Deep thinking

As Bombardier has looked to push reliability levels even higher, so it has looked at how it might adjust some of its key systems to ensure even better durability going forward, rather than go through the risky and more expensive process of designing certain components from scratch. “Going through those learning curves is a big part of how we grow our experience,” says Simmons.

So, is it fair to say that NTfL will be more of an evolution than a ‘fresh start’? It may be a case of developing components of existing trains to the next stage, but it doesn’t necessarily feel like TfL is starting again. S-Stock was something of a transformation, whereas this time TfL is taking S-Stock, taking VLU, taking what’s on the Jubilee Line and making that into the NTfL concept.

Simmons agrees, and says: “TfL takes a holistic view of the railway and doesn’t just focus on the rolling stock. So upgrading signalling systems, control centres and stations can speed up passenger flow and the train is one part of that system.” 

Eventually LU will go to overnight running on certain routes, which will make the window of opportunity for maintenance even smaller. Bombardier understands that and wants to make the train low-impact on the infrastructure. Simmons elaborates: “The trains will have to be lighter, more track-friendly and more energy efficient, and we have already developed much of the technology to achieve that. We set the bar high with S-Stock, and there are a lot of passenger features TfL would probably want to see included in the new Deep Tube stock.

“For us it’s an evolution, but for other suppliers it would take more of a revolution. We’re building on things we know work. Everybody buys our bogies for use in the global market - and for good reason.”

Bombardier knows how to make reliable Tube trains too. S-Stock trains are now achieving 110,000 kilometres between failures. Simmons says: “Because we’ve been developing S-Stock reliability levels, we have a headstart in terms of increasing reliability. Now, instead of it taking 12 months to perfect an improvement, we’re going to build that improvement into these trains before they even enter service. We follow a very structured System Engineering approach to the design of our vehicles and our mature processes allow us to have confidence that the product will perform well on day one.”

Rennoldson adds: “With modern trains and all their systems, you have to do more system testing anyway. We’re increasing our investment in developing ways of testing these system designs.”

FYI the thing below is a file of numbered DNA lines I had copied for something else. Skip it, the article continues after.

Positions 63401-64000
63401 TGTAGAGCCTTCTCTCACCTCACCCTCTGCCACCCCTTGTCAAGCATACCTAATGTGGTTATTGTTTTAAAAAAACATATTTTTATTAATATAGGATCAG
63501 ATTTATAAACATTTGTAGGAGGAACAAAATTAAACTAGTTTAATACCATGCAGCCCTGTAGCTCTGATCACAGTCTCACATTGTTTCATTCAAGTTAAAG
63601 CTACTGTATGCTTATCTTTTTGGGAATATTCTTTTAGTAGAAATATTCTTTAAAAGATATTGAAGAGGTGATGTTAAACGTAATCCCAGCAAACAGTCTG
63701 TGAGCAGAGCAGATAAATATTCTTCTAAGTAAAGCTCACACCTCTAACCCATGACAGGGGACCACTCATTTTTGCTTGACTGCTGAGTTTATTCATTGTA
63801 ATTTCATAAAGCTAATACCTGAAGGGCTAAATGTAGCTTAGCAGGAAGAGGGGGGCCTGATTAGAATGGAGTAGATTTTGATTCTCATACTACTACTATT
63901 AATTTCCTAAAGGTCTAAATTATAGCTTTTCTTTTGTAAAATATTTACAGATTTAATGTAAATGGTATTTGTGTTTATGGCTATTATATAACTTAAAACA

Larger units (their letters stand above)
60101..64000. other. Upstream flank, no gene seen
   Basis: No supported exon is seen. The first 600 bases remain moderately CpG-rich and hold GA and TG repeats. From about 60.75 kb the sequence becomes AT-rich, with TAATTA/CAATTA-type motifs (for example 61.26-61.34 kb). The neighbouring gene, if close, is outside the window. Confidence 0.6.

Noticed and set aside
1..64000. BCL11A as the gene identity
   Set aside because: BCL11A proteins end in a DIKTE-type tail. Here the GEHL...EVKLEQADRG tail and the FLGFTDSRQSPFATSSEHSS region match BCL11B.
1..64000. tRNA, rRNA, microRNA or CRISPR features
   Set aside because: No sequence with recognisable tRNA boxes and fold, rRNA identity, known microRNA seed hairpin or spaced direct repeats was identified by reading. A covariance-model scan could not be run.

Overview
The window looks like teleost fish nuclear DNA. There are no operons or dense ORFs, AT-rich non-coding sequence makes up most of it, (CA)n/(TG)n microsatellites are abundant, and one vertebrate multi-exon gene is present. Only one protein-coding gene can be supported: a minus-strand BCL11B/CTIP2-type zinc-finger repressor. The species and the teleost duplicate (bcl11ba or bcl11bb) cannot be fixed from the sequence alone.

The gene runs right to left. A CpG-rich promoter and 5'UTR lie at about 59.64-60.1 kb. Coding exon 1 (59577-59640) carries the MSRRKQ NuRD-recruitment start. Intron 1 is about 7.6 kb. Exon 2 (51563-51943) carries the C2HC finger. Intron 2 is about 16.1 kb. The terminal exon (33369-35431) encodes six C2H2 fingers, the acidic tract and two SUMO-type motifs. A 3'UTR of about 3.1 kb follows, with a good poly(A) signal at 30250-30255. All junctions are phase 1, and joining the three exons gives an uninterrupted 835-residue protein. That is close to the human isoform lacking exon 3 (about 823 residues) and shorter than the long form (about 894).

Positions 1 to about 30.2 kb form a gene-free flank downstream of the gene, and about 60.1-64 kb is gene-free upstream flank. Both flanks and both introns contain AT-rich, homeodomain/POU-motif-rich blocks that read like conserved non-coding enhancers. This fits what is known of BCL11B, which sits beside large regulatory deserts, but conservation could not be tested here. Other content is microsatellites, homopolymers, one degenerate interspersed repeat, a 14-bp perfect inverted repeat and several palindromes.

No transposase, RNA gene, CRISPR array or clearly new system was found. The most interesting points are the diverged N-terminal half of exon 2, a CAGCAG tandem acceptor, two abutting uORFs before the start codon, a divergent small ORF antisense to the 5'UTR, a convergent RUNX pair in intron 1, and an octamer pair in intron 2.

Is that because passengers expect more from what they’re doing these days? Simmons points out: “Customers want much more reliable trains. They want cleaner trains, they want faster trains. We have to create trains that passengers will really want to travel on, with as many seats as possible.” 

But is seating so important for the Tube? Journeys are, typically, short so fewer seats and more standing space is the answer, surely? Simmons explains: “Seats are important for London Underground. Most other places in the world have rigid plastic seats. But seats are incredibly important from a comfort perspective for TfL. NTfL will still feature strong, cushioned seats with its distinctive, time-honoured moquette.”

The look of the train is crucial. TfL issued a design that it wants bidders to work with. The ‘face’ of the cab, for example, is of great importance because it’s part of LU’s brand identity. And TfL wants this heritage to be respected. Simmons explains: “It’s really passionate about the level of comfort on its vehicles and retaining an iconic design inside and out.”

No matter who builds the trains, retaining brand identity is a condition of the deal. Simmons elaborates: “Although the number of seats isn’t a factor, maintaining the style and comfort level is mandatory. And that’s true across all TfL trains.” TfL, Bombardier acknowledges, “is really proud of its brand.” 

“LU took great care in presenting their brand vision to us and all the other bidders. That included interior materials, and some of the colours or patterns you associate with London Underground.”

NTfL will revolutionise the Tube in a bigger way than even the S-Stock and VLU did. Bombardier has the experience of those projects. It’s poised to use that in shaping the future of the Tube, too. 

  • This feature was published in RAIL 793 on February 3 2016.

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